"I grew up in construction, and knew how to build in tropical countries," Mike begins. "When I was 19, I took over an old Italian stone mason business in Fernie, B.C. when the owner retired. When I was skiing, I wound up breaking my back and went to the Grand Caymans to recuperate and ended up working for an eco-adventure company. There was this huge hurricane that literally devastated the island - the same system that became Hurricane Katrina. My boss knew my background in construction, and we just got to work rebuilding."

"We felt this need to build trust and build relationships, because with trust, you help build longevity. We were creating a forever with no expiry date - literally creating the life we wanted to live."

Mike says that experience helped him plan and devise a stormproof resort using locally made materials. "You can't use pine because the termites will get it," he explains. "Galvanized nails also don't work because they'll rust, and your roof will fly off in a storm. It was my experience rebuilding in the Caymans that really helped me with Sansara. We arrived and the place was an overgrown jungle, but we didn't mind the hard work - we looked at it like a clean slate. We hired the best crew in Cambutal. At first, I communicated through sign language, and I think my first phrase in Spanish was 'I need a tool.'"

Janel quickly adds: "It was special because most investors fly in their own workers and their own experts, and here we were, building alongside the Panamanian people. We felt this need to build trust and build relationships, because with trust, you help build longevity. We were creating a forever with no expiry date - literally creating the life we wanted to live."

Practice yoga every day, learn to surf, enjoy fresh, delicious cuisine and build rewarding connections with other like-minded people as you immerse yourself in the Sansara Experience.
Practice yoga every day, learn to surf, enjoy fresh, delicious cuisine and build rewarding connections with other like-minded people as you immerse yourself in the Sansara Experience.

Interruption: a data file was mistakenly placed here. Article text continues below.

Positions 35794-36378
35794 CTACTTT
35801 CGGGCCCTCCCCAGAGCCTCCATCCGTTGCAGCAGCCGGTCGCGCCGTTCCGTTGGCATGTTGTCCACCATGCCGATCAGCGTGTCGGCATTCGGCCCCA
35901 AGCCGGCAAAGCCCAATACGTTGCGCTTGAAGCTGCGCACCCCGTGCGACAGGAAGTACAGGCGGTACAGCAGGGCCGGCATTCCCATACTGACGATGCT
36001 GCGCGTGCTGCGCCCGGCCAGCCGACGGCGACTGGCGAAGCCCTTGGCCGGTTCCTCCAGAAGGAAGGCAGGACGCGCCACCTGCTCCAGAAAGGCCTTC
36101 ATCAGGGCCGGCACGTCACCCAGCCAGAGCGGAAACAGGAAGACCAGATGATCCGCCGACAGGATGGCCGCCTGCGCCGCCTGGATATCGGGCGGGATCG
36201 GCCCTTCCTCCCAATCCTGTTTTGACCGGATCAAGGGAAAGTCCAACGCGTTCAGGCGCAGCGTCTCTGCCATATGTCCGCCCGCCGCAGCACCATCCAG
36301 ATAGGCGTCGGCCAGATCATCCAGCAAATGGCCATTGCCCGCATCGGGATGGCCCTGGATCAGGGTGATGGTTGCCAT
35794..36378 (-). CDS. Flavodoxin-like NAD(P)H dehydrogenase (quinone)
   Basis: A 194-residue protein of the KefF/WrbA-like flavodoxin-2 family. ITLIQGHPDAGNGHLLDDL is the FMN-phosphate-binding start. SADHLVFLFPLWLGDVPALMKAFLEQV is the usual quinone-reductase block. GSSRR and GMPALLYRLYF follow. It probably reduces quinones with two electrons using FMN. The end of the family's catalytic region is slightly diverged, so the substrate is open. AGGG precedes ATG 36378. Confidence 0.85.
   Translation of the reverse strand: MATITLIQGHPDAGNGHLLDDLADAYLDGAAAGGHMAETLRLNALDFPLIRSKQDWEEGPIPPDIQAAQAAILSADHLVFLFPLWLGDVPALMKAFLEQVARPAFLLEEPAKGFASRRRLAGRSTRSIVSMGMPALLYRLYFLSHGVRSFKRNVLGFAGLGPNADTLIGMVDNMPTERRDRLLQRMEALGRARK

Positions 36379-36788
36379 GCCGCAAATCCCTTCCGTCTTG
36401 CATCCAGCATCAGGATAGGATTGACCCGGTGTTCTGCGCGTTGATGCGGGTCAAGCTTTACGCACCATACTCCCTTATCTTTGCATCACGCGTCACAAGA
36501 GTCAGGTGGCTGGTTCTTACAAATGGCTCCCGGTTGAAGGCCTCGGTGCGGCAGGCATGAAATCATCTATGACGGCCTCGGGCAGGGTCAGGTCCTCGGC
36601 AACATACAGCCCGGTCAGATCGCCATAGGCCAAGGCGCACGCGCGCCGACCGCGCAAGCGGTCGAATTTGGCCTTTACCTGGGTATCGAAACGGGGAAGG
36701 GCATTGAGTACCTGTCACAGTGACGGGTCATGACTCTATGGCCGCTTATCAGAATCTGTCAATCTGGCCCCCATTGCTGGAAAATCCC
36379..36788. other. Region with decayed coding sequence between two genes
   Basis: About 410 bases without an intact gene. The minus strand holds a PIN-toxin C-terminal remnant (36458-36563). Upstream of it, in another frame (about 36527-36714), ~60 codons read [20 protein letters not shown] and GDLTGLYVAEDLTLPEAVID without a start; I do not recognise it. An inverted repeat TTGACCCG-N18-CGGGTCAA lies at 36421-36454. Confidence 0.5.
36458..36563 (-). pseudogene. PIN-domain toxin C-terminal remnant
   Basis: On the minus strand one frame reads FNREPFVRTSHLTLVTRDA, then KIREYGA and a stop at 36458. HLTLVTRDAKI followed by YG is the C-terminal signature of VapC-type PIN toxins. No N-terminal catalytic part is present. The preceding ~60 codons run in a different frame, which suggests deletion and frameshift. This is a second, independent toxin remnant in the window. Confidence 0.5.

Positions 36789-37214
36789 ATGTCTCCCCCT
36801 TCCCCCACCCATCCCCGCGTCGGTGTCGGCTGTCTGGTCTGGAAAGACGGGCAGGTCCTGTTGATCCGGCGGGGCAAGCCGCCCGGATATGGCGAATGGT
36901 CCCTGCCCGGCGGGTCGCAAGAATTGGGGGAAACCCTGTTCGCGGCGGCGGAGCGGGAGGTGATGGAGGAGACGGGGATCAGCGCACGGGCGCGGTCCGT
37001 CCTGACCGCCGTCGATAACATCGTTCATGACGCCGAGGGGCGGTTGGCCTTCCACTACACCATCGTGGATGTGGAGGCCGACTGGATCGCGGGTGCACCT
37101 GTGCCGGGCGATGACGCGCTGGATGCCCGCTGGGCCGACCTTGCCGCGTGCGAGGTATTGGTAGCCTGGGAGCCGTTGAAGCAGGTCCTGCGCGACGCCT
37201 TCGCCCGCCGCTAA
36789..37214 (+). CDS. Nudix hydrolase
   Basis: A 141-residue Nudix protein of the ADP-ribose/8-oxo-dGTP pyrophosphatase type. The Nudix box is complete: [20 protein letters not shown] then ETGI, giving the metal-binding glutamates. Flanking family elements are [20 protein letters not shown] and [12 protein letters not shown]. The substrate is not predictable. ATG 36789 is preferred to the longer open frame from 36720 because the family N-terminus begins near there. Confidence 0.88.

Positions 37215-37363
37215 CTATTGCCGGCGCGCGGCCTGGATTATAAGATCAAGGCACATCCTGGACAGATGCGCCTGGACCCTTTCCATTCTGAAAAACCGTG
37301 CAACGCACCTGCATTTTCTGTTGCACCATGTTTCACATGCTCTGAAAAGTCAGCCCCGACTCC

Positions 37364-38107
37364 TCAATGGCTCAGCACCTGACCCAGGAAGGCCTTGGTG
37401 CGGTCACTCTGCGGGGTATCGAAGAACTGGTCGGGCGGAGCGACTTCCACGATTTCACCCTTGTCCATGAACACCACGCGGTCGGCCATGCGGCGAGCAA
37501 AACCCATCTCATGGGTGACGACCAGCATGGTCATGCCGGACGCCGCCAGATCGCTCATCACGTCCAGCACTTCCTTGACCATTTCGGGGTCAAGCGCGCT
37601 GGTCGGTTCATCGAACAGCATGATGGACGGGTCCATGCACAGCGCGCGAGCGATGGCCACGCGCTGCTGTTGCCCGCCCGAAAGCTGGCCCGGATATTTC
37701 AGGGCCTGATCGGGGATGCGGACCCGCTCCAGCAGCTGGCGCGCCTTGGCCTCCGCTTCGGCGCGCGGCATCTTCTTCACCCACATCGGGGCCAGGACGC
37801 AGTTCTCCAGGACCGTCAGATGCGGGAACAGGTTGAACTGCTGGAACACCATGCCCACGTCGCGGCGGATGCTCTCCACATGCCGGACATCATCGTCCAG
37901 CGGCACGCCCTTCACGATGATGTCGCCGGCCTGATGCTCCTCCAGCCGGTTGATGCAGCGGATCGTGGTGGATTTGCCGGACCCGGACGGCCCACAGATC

Adds Mike: "Right from the get-go, Janel brought this beautiful intention to Sansara, which guided everything we did and every relationship we built. I get teary just thinking about it…" At that moment, Mike's voice cracks and he takes a second before continuing. "We were surrounded by family and friends, and we'd just accomplished something we'd worked so hard to achieve.

On April 15 of 2015, we hosted our first retreat. I remember we had paint under our fingernails, but we were ready, and 18 guests showed up. It was magical."

I kept thinking, 'Holy sh--! We're a hotel now! What do we do? We've never done this before!" Janel quickly adds: "We just knew we'd conduct our business using the golden rule, treating people the way we wanted to be treated. So we created the kind of get-away experience we'd want for ourselves."

Janel recalls selling retreat spaces even before the resort was finished. "I remember in January of 2015, people kept asking us to send photos of the cabanas and the pool, and I had to say, 'Well…we don't have photos just yet - no artist renderings. You're going to have to trust us.' We worked like crazy over the next four months building two new cabanas and the restaurant and the pool. On April 15 of 2015, we hosted our first retreat. I remember we had paint under our fingernails, but we were ready, and 18 guests showed up. It was magical."